On Fri, 30 Nov 2012, lst_hoe02@...
> Zitat von Tomas Macek <macek@...>:
>> On Fri, 30 Nov 2012, lst_hoe02@... wrote:
>>> Zitat von Tomas Macek <macek@...>:
>>>> I don't understand now, how Postfix behaves when listenting on submission
>>>> port 587.
>>>> Our mailserver is sometimes overloaded on port 25, so we want to use
>>>> postscreen. But I don't understand, how Postfix works when it's stressed
>>>> on port 587, when spammers connect to that opened port and want send
>>>> their "emails". In document http://www.postfix.org/STRESS_README.html
>>>> there is:
>>>> NOTE: To avoid "overload" delays for end-user mail clients, enable the
>>>> "submission" service entry in master.cf (present since Postfix 2.1), and
>>>> tell users to connect to this instead of the public SMTP service.
>>>> Should this mean, that Postfix by default does not use counters like
>>>> smtpd_hard_error_limit, smtpd_junk_command_limit and maybe others on
>>>> sumission port? On this port I would prefer using some kind of smtp auth
>>>> and this port should be world accessible to allow the clients using other
>>>> networks to authenticate and send emails.
>>> Port 587 is by default nothing special for Postfix because it is mostly a
>>> clone of the Port 25 service. The *intended* difference is that Port 587
>>> should only accept mail by authenticated users, so no chance for spammers
>>> if they don't own valid credentials. To actually see the difference
>>> between Port 25 and Port 587 settings you have to compare the entries in
>> OK, so there is a chance for spammers to overload the server using
>> submission port 587 (the server says then "service "smtp" (25) has
>> reached its process limit "200"") by exhausting number of available ports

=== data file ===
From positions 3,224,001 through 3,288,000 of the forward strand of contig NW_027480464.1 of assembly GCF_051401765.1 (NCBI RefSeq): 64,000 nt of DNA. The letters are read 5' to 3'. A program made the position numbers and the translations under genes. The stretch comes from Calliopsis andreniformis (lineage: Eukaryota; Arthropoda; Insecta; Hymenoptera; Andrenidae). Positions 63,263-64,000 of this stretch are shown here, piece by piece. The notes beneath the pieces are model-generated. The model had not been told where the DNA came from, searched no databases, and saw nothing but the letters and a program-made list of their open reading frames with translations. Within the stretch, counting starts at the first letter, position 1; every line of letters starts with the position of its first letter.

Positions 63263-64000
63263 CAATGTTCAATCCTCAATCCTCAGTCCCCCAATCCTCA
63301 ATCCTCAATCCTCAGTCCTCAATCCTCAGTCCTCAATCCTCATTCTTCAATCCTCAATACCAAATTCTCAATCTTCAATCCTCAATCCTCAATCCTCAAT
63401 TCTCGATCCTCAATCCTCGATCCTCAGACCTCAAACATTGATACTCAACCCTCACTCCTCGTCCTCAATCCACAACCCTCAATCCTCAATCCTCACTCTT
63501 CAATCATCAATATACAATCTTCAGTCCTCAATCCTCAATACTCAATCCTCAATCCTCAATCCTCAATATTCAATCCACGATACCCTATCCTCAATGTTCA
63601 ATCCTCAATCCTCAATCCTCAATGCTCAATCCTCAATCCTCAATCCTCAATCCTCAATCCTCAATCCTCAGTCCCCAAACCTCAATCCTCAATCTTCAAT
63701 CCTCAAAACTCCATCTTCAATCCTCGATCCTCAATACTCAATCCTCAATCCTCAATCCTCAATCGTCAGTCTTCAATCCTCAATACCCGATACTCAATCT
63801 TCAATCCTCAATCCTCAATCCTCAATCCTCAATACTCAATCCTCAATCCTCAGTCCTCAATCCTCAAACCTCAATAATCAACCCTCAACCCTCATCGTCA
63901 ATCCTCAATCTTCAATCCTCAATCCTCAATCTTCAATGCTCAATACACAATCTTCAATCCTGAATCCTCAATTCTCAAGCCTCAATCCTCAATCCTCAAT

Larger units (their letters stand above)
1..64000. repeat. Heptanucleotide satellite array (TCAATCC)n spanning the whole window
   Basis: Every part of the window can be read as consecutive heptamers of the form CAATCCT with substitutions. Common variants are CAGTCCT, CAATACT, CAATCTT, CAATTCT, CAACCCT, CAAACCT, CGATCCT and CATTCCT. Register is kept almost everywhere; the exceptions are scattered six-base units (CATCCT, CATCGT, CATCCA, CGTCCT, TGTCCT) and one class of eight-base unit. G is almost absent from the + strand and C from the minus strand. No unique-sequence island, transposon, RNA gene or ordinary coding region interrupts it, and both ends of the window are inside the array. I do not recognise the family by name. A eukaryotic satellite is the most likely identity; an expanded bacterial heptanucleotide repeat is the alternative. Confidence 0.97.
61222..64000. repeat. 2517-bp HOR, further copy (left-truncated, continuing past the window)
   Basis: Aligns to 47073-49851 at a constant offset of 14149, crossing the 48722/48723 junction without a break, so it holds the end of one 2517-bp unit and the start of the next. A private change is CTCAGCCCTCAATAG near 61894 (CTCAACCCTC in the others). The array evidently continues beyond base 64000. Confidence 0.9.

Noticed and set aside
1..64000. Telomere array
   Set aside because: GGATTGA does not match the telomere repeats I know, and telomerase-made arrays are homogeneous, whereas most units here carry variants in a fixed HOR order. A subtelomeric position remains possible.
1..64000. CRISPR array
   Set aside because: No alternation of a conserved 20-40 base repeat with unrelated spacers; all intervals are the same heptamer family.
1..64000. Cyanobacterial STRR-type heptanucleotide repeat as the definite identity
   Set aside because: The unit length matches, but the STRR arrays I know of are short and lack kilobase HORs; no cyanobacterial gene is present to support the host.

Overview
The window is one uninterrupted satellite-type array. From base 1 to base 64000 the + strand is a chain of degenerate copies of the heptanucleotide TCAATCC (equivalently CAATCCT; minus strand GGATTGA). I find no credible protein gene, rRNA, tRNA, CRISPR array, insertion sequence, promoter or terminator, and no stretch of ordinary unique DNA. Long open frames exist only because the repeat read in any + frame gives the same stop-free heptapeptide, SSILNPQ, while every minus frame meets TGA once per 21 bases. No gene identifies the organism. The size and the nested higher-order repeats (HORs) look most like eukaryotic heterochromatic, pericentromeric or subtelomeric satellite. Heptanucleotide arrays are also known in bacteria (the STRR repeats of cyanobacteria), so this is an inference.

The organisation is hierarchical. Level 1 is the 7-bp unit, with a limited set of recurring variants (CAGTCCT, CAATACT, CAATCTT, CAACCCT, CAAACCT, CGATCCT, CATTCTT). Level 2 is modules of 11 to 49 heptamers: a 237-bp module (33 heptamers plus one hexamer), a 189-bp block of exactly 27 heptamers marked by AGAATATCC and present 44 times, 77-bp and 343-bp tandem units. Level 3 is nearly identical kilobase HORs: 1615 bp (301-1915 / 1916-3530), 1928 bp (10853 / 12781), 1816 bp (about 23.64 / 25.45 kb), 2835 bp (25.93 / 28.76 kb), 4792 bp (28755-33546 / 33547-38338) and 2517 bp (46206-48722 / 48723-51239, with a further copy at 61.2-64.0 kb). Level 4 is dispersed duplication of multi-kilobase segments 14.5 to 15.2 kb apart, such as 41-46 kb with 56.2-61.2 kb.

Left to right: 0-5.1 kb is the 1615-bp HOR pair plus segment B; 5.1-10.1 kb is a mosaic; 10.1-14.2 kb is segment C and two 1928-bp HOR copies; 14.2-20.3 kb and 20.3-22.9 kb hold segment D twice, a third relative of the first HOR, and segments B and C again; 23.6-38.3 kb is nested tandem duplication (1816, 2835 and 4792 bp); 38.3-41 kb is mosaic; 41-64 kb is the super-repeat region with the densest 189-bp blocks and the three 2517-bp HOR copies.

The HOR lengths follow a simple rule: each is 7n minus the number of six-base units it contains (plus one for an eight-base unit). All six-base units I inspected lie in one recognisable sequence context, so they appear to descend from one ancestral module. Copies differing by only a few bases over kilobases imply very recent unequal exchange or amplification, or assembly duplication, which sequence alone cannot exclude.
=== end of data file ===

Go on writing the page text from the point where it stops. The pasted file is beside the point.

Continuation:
>> and the MUA clients then can have also problems to send their
>> emails? I'm I right?
> The number of available ports is a OS thing, Postfix can be configured in
> master.cf the not allow more than maxproc-column service processes *per
> service*. So if you have 200 maxproc for Port 25 and another 200 for Port 587
> your OS must be able to handle at least 400 connections (open ports, fds
> etc.). If 200 are reached at Port 25 Postfix will still accept up until 200
> connections on Port 587, but refuses any further connections on Port 25.
According to the doc:
It works as follows. When a "public" network service such as the SMTP
server runs into an "all server ports are busy" condition, the Postfix
master(8) daemon logs a warning, restarts the service (without
interrupting existing network sessions), and runs the service with "-o
stress=yes" on the server process command line:
Just see "all server ports are busy": what means the "ports"? Because I
experieced the stress=yes at smtpd processes, when just 121 smtpd
processes were running that time.
>> If I'm, then I don't understand, why to split the processes into submission
>> 587 and normal 25, because if the MUA client send the mail
>> through 25 (hope with postscreen), there is a chance that the 25 is not
>> overloaded (because it uses postscreen) and he will be rather
>> able to send his email compared to 587.
>> Or I don't still understand something ... :-)
> No, MUA should use Port 587 and *authentication*. Port 25 is for MTA <--->
> MTA transfer *without* authentication. It does work to use Port 25 with MUA
> but it is not recommended these days. Postscreen is able to prevent some
> spammer connections to actually allocate one of this 200 port 25 processes so
> the boundery is higher but still applies.
Yes, I understand this well and know about it and this is what I want. But
don't undrestand howto avoid overloading the server, when spammers will
try to connect and send their mails to the port 587.
If the Postfix's behaviour on port 587 is the same as with 25, it seems to
me to be better to let the MUAs to send their mail to 25. In the
postscreen the mynetworks are automatically whitelisted and on 25 they
have better chance to send their mails, because 25 should not be
overloaded because of postscreen used.
Using firewall on 587 is useless, because our clients travel with their
computers even around Europe and want to send their mails.